According to a recent study conducted by researchers from the University of Massachusetts, University of Utah, and cannabis research institutes, over 90 percent of U.S. military veterans who use Ganja (Marijuana) reported an improvement in their quality of life. Many veterans are turning to cannabis as a substitute for over-the-counter and prescription medications, as revealed by self-reported survey data from 510 participants.
Out of the respondents, a majority (67 percent) stated that they consume cannabis on a daily basis. Around one-third (30 percent) of the veterans reported using marijuana to reduce their reliance on other medications, including anti-depressants (25 percent) and non-steroidal anti-inflammatories (17 percent). Additionally, 21 percent mentioned that cannabis helped them decrease their use of opioid-based medications.
Overall, an overwhelming 91 percent of veterans claimed that cannabis had a positive impact on their quality of life. The study further highlighted that veterans who were Black, female, served in active combat, or lived with chronic pain were more inclined to reduce their reliance on prescription medications. Women and individuals who consumed cannabis daily were also more likely to actively use cannabis to reduce their need for prescription drugs.
The study, published in the journal Clinical Therapeutics, has certain limitations, such as relying on self-reported data and potential bias from media outlets and companies with an interest in cannabis. However, these findings align with previous research exploring marijuana as a potential alternative to prescription drugs.
There is a particular focus on studying cannabis as a treatment option for veterans, given the higher prevalence of post-traumatic stress disorder (PTSD) and elevated suicide rates within this population. A 2019 survey conducted by the Iraq and Afghanistan Veterans of America (IAVA) indicated that 20 percent of veterans use marijuana for medicinal purposes, while 66 percent engage in recreational cannabis consumption.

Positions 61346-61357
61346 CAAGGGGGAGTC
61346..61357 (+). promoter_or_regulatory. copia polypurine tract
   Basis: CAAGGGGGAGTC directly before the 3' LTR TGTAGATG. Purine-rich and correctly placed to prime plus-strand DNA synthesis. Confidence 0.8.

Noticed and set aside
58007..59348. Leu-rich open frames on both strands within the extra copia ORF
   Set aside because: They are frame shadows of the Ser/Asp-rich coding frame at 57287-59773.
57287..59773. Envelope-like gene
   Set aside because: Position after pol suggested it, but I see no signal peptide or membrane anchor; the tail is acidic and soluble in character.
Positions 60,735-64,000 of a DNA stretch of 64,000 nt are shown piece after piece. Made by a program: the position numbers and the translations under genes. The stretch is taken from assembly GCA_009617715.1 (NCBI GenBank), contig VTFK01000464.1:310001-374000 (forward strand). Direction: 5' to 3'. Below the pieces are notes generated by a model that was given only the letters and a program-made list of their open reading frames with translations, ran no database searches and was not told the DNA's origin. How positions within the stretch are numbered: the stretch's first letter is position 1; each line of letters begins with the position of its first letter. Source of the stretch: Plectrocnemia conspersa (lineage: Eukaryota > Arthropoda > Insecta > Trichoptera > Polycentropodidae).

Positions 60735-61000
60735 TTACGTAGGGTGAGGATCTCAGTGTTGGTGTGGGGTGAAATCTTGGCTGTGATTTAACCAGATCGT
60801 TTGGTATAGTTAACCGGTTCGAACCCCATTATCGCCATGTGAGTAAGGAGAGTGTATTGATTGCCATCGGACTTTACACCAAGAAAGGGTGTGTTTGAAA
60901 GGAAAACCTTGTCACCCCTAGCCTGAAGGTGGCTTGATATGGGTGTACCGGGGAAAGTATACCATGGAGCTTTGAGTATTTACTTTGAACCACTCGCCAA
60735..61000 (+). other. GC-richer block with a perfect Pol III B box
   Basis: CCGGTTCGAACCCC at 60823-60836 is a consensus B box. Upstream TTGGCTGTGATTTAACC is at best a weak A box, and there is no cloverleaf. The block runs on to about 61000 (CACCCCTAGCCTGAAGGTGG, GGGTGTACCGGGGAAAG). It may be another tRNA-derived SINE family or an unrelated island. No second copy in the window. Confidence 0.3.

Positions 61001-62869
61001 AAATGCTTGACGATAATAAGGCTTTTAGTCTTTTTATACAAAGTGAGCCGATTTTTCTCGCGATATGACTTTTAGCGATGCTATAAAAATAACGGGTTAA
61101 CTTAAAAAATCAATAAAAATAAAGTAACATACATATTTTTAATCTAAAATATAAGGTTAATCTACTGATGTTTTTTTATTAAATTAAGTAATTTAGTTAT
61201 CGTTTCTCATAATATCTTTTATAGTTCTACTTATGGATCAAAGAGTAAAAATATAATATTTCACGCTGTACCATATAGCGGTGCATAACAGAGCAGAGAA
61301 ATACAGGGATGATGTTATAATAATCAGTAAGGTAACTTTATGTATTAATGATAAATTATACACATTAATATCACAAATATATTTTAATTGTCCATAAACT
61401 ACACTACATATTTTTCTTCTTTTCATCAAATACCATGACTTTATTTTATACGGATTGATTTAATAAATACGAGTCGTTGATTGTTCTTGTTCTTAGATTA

Regarding medical support, veterans can consult doctors at the U.S. Department of Veterans Affairs (VA) regarding their cannabis use. However, doctors are still restricted from completing the necessary forms to issue medical cannabis recommendations in states where it is legal. There are bipartisan bills in Congress and attached amendments to VA spending legislation aimed at addressing this issue.
Separately, the House Armed Services Committee recently conducted a markup of the National Defense Authorization Act (NDAA), during which GOP-led provisions were adopted to establish a medical marijuana "pilot program" and mandate a study on the therapeutic potential of psychedelics for active duty military members under the U.S. Department of Defense (DOD).
In February, the Senate Veterans' Affairs Committee approved a bill directing the VA to conduct studies on the therapeutic potential of marijuana for military veterans with specific conditions. This marked the first time standalone cannabis legislation advanced through a Senate panel. However, Senate Republicans blocked a procedural motion to bring it to the floor in April.
In May, Rep. Mariannette Miller-Meeks (R-IA) introduced a bill that seeks to promote research into the medical applications of marijuana for military veterans with PTSD, chronic pain, and other relevant conditions as determined by the VA secretary.
Last year, a coalition of over 20 veterans service organizations (VSOs) sent a letter to congressional leaders, urging the passage of a bill supporting marijuana and veterans research. Unfortunately, the bill did not progress.
In April, bipartisan lawmakers in the House and Senate reintroduced bills to legalize medical cannabis for military veterans.